August 5, 2011

Black Cadillac (2003)

"Three young men become terrorized in a high-speed car chase with a mysterious pursuant."

It's been quite a while since I last watched "Black Cadillac" but I always thought it was very enjoyable in spite of being derivative of just about every other thriller involving a car.

I'm sure "Black Cadillac" borrowed from far more "trapped in a car with a murderer" movies than I had ever seen at the time since the word on the street (yes, I know) was that it wasn't a very good film at all. Was I so fooled by Randy Quaid's performance that I liked "Black Cadillac" more than I should? Maybe, but I'm allowed to be subjective occasionally too.

The thing is, we didn't really need another "automobile horror" movie in 2003. "The Hitcher II" and "Highwaymen" both appeared on the video rental shelves at the same time and, even though they were quite awful, I think "Black Cadillac" was mostly overlooked by the horror crowd because it was a teen movie and a very "talky" one at that. More people were likely to go for the supernatural horror of "Dead End" than watch a bogus "based on true events" story starring a load of TV actors that they'd never heard of.

Another thing which I think put a lot of people off watching "Black Cadillac" was the original artwork on the DVD (or VHS) sleeve. It looked like a mixture of "Scream" at the top and "Christine" at the bottom. There's nothing that puts potential viewers off more than a movie which looks like it can't make up its mind which audience it's aiming for.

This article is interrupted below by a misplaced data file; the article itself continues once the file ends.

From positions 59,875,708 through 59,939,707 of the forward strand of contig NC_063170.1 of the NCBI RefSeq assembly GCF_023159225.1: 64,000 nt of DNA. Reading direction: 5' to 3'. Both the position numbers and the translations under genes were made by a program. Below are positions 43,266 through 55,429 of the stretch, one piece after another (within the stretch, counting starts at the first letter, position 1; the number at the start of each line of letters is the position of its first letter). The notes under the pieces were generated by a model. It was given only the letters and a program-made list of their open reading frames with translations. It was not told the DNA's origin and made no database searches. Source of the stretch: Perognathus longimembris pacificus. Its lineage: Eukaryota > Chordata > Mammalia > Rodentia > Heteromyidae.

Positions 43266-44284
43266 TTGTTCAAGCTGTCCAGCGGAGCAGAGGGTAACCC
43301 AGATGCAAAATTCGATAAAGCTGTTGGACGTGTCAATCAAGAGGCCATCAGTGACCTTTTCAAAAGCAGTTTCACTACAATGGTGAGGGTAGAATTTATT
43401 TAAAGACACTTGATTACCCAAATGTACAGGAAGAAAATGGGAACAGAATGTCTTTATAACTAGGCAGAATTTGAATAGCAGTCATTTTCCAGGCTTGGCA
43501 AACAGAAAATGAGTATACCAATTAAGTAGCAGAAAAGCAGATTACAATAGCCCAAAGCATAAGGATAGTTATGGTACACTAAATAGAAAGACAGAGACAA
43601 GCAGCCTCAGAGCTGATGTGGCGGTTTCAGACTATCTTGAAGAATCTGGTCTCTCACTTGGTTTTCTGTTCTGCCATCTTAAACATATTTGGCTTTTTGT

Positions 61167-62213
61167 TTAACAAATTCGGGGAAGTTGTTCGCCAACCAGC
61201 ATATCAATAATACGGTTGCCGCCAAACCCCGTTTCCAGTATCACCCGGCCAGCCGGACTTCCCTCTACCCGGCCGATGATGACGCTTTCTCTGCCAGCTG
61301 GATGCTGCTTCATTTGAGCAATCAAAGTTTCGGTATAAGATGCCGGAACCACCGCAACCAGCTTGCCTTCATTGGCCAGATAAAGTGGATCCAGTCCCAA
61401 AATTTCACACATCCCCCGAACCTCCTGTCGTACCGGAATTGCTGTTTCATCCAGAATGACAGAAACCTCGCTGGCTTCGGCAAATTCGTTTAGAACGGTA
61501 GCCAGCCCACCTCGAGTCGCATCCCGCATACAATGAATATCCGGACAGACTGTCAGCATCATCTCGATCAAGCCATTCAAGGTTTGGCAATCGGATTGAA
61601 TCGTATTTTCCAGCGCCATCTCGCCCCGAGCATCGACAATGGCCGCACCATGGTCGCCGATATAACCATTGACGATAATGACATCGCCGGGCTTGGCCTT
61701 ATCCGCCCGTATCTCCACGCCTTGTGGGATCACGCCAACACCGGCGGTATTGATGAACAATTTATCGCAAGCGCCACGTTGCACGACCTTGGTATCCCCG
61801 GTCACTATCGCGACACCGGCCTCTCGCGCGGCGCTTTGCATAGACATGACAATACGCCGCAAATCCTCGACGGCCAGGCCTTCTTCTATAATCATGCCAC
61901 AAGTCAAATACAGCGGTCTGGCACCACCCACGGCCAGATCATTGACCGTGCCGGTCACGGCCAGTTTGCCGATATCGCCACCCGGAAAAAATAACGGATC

To put it bluntly, I would have left this on the shelf myself too due to having absolutely no interest in cars. In 2003, I was all about my motorcycles and if someone had put out a horror movie about them, I would have been all over it. I still don't know why I decided to rent "Black Cadillac" but I do know why I went back and bought an ex-rental copy of it a few months later. It was great.

The plot of "Black Cadillac" may have been borrowed, the acting wasn't always the best, the continuity was noticeably lacking, and the characters weren't that appealing to begin with but, somehow, none of that mattered to me as the story developed. The boys, apart from the arrogant Scott (Shane Johnson), were surprisingly realistic and the dialogue was clever. Some people may describe it as witty (and it was) but this wasn't quite up there with anything Joss Whedon would do.

The relationship between the three guys (who all give away the fact that they are too old for their parts if you look closely enough) was extremely well written and the scar-faced, Pez-eating smartass, C.J. (Josh Hammond), really stood out. Even the Shia LaBeouf lookalike, Robby (Jason Dohring), had his moments. These were all characters that I could care about even though, curiously, it was impossible to have anything in common with them.

"Black Cadillac" started out like another version of "The Car" (1977), turned briefly into "The Hitcher" (1986), then seemed to be a lot like "Duel" (1971) and "Joyride" (2001). There was even a moment where it turned into "I Know What You Did Last Summer" (1997). Finally copping out with a simple "crime of passion" ending, let an otherwise very good thriller down.

Of course, there were other flaws among all this borrowing. The car chases were exciting but unrealistic, the atmosphere wasn't always as tense as it could have been, and there were a lot of plot holes which, ultimately, were the difference between "Black Cadillac" being a fantastic film or just an average one.

Having just rewatched it, I still recommend "Black Cadillac". For a film which relied mostly on dialogue, I rate this quite highly. It's enough of a psychological thriller with decent character development to make you think that you've watched something a lot better than it really was. It's just a pity that it wasn't really a horror movie.

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